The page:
• $\begingroup$ Notice though, the reasoning that lets you write $g(E)$ (or $\alpha$ in the other answer) that way, and thus brings you to $\Lambda_{\text{QCD}}$, somehow assumes perturbative regime, so stricly speaking it doesn't hold for $E \approx \Lambda_{\text{QCD}}$ (you just know QCD is non-perturbative there). All this just to say, you can't prove there indeed is a very strong coupling (confinement) just noting that $g(\Lambda_{\text{QCD}})$ calculated that way is not $\ll 1$ (you can deduce asymptotic freedom for $E \gg \Lambda_{\text{QCD}}$). $\endgroup$ Commented Nov 5, 2016 at 11:55
  • 1
    $\begingroup$ Well, energies $E\approx \Lambda_{QCD}$ are exactly the fuzzy boundary between the (higher) energies where the perturbative expansions are good, accurate, and useful, and the (lower) energies where the perturbative approaches don't work well. $\endgroup$ Commented Nov 7, 2016 at 18:38
  • $\begingroup$ LubošMotl I agree (altough I would call it the boundary between the higher energies where perturbative approaches don't work well, and the lower ones where they're hopelessly ruled out), but I wanted to specify that 'non perturbative' doesn't imply 'infinitely strong, that is confinement'. It then happens that confinement indeed takes place, and at that scale, but as far as I know the $\Lambda_{\text{QCD}}$ thing is a nice start for guesses, there, not an argument. Sorry, my comment was more a reply to @Stan's one than to your answer by itself, I should have said that before. $\endgroup$ Commented Nov 8, 2016 at 21:14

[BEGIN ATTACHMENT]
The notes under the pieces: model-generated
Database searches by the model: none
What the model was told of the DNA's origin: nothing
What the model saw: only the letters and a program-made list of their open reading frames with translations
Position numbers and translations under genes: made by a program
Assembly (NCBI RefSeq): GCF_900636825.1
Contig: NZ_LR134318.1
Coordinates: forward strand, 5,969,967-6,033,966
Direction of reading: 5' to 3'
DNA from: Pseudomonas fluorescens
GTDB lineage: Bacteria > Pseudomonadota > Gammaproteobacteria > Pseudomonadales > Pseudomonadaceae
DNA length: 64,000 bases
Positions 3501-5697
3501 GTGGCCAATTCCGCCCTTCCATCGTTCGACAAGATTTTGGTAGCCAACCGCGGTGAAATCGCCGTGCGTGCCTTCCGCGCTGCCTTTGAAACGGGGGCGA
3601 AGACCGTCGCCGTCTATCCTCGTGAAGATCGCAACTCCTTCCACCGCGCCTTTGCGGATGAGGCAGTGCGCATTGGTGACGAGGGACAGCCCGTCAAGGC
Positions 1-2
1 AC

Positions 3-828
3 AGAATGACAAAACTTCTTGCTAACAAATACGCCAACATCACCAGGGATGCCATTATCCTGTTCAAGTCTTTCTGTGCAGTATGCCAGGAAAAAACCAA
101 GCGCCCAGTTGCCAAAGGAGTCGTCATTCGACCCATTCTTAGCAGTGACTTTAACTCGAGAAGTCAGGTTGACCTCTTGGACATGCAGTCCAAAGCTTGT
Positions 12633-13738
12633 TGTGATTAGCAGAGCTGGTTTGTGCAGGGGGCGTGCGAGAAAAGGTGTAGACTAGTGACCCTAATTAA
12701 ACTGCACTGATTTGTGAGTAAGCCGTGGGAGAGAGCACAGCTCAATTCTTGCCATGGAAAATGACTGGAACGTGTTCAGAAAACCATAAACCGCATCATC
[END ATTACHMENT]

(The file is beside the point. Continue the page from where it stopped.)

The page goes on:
• 1
    $\begingroup$ It's dangerous to identify "confinement" with "infinitely strong". The coupling is only infinitely strong formally at "infinite length scales". Whether confinement occurs depends on physics of arbitrarily long length scales longer than the QCD length scale. $\endgroup$ Commented Nov 11, 2016 at 16:21

Working in dimensional regularization, in the MS bar scheme consider the renormalization group equation for the strong coupling


Reordering terms we get an expression we can integrate


for concreteness' sake let's consider the one loop case (my reasonnig will apply in general but the formulas get cumbersome) where $\beta_1=\beta_2=\ldots=0$


integration yealds


$C_1$ and $C_2$ are integration constants. We can simplify matters merging them simply doing $C\equiv{}C_1-C_2$ which leaves us with


You might be wondering about the $r$. We have integrated a first order differential equation, which should leve us only with one integration constant. The $r$ comes from the fact that $\mu$ is a dimensionful parameter, so in order to write the logarithm that appears in the integral we must introduce a dimensionful parameter. It is important to notice that $r$ can be ANY dimensionful parameter (with the same sign as $\mu$ for the log to make sense) since